Scientists in Sweden have modified a diesel engine to work with gasoline, an adjustment they say could significantly reduce emissions and fuel consumption for vehicles on the road. The researchers at Lund University have taken a common refuelling mistake and turned it into an asset that might ultimately help truck companies meet stringent emissions reduction targets. Jim Drury saw it in action.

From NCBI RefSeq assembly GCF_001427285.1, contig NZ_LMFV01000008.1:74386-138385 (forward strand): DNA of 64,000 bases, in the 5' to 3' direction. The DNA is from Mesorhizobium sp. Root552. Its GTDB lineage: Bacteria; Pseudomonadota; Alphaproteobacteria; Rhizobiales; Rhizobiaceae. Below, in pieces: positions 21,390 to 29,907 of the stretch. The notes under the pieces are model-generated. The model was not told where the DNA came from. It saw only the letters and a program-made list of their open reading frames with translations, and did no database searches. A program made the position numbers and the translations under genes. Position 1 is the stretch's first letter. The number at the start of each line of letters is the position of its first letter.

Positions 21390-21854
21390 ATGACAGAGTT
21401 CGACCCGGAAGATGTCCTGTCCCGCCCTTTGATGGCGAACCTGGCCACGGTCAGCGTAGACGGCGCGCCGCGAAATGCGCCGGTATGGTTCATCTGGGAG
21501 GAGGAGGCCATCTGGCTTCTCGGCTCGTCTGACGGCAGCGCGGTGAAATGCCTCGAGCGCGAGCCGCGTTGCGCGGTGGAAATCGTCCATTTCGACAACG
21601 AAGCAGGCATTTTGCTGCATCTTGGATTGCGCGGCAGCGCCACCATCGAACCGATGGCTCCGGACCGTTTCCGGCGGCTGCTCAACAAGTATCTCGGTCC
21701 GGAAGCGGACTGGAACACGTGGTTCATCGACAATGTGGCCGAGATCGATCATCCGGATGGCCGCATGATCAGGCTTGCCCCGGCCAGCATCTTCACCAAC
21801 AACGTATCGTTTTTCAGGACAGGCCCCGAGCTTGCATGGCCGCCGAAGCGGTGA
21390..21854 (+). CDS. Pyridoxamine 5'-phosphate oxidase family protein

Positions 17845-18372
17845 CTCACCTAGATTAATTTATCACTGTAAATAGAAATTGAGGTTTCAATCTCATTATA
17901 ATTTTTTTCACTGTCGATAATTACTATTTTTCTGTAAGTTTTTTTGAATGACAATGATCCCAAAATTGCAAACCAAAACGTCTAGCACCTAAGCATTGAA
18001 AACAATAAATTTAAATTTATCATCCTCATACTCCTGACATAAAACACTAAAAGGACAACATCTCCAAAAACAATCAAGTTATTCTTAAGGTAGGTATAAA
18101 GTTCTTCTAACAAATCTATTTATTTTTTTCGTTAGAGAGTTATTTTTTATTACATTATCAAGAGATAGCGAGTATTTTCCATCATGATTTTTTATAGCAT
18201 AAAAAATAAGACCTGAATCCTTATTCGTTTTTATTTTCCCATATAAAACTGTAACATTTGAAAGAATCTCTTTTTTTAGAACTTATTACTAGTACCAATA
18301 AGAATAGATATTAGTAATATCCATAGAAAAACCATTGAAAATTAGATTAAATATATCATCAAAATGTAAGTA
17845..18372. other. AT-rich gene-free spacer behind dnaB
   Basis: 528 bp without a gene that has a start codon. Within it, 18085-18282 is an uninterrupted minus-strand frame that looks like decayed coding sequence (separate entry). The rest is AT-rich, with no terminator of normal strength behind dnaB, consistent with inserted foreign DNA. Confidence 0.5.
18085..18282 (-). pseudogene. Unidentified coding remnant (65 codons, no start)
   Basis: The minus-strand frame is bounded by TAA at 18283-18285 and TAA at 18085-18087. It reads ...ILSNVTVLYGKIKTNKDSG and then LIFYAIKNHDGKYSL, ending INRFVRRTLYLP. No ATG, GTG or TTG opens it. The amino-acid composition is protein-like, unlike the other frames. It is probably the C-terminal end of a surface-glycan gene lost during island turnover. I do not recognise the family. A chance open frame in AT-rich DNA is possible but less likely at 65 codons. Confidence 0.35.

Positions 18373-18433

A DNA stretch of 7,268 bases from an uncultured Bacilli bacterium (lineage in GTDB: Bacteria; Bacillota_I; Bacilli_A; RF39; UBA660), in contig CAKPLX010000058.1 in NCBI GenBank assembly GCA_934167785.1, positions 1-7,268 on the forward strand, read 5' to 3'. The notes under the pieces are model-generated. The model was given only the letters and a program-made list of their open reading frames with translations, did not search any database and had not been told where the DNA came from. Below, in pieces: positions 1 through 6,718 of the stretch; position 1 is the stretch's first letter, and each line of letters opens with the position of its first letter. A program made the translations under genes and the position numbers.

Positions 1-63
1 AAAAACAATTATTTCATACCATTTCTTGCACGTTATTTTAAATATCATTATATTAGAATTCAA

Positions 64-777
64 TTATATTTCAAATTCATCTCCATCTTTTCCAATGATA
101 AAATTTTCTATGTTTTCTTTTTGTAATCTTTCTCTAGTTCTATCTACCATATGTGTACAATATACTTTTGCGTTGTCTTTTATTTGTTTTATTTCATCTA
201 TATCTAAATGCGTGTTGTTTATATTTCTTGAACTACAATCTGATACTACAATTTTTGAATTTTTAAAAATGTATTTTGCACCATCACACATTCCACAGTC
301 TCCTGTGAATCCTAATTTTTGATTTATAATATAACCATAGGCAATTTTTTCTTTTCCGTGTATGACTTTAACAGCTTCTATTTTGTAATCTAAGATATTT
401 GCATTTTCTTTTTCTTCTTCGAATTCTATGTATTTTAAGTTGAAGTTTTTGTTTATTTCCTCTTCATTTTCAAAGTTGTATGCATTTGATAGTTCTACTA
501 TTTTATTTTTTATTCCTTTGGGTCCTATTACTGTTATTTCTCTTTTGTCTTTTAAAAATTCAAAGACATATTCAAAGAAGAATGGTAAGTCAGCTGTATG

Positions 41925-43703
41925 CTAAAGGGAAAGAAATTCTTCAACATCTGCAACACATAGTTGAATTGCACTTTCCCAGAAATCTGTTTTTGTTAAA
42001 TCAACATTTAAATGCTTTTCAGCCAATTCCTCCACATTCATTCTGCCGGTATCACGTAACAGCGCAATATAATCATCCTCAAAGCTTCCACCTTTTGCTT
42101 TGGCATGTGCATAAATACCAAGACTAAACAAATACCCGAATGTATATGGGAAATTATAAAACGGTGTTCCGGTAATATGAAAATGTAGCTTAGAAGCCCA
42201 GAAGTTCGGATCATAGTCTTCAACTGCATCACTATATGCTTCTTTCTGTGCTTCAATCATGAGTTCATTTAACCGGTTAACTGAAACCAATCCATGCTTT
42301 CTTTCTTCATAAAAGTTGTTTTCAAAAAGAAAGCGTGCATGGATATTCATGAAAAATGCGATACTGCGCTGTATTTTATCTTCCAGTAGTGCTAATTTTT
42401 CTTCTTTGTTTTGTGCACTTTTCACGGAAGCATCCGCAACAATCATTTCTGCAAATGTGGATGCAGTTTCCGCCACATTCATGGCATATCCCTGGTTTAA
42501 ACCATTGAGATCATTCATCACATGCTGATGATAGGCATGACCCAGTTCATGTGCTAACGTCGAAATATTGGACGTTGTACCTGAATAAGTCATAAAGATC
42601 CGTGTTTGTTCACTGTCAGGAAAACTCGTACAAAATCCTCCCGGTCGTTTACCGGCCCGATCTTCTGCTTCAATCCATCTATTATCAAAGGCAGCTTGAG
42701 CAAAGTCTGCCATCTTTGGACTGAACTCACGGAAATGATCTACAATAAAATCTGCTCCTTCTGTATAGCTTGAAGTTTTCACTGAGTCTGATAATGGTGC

UPSOT: ENGINE Professor Bengt Johansson says his modified diesel engine could help truck drivers vastly improve their fuel efficiency and curb their emissions. UPSOT: ENGINE While it may seem counter-intuitive, Johansson has adapted the engine to run on gasoline. SOUNDBITE (English) BENGT JOHANNSON, PROFESSOR OF COMBUSTION ENGINES AT LUND UNIVERSITY, SAYING: "It is pretty much the same engine, same fuel tank. You need to fill up with a different fuel but that's it. And it's kind of done already by mistake by hundreds of thousands of people every year filling up their diesel cars with petrol, so it's not very good to do it if you don't know how to do it.....but if you know how to do it you get significant benefits, lower fuel consumption, and also lower emissions." Key to the work by Johansson, and Lund University colleague Professor Per Tunestal, is an ignition delay of nanoseconds. SOUNDBITE (English) PER TUNESTAL, PROFESSOR OF COMBUSTION ENGINES AT LUND UNIVERSITY, SAYING: "The ignition delay allows the fuel and air to mix well enough before the combustion starts and by doing so you can avoid very high temperatures where you get nitric oxide formation and you can also avoid very fuel rich zones where you get a lot of production of soot." They call it their partially premixed combustion process - PPC for short. And in laboratory tests this delay between fuel injection and combustion has produced dramatic results. SOUNDBITE (English) PER TUNESTAL, PROFESSOR OF COMBUSTION ENGINES AT LUND UNIVERSITY, SAYING: "Compared to a normal diesel process we're talking about orders of magnitude, so a reduction by somewhere around 95 to almost 100 percent of both the nitric oxide emissions and also of the soot emissions." Tunestal says their methods could revolutionise the trucking industry, by keeping engines so clean they won't need catalytic converters and improving fuel efficiency by almost fifty percent. PPC could even be adapted to future car diesel engines, although the Lund team says it could take another decade before the technology hits the road.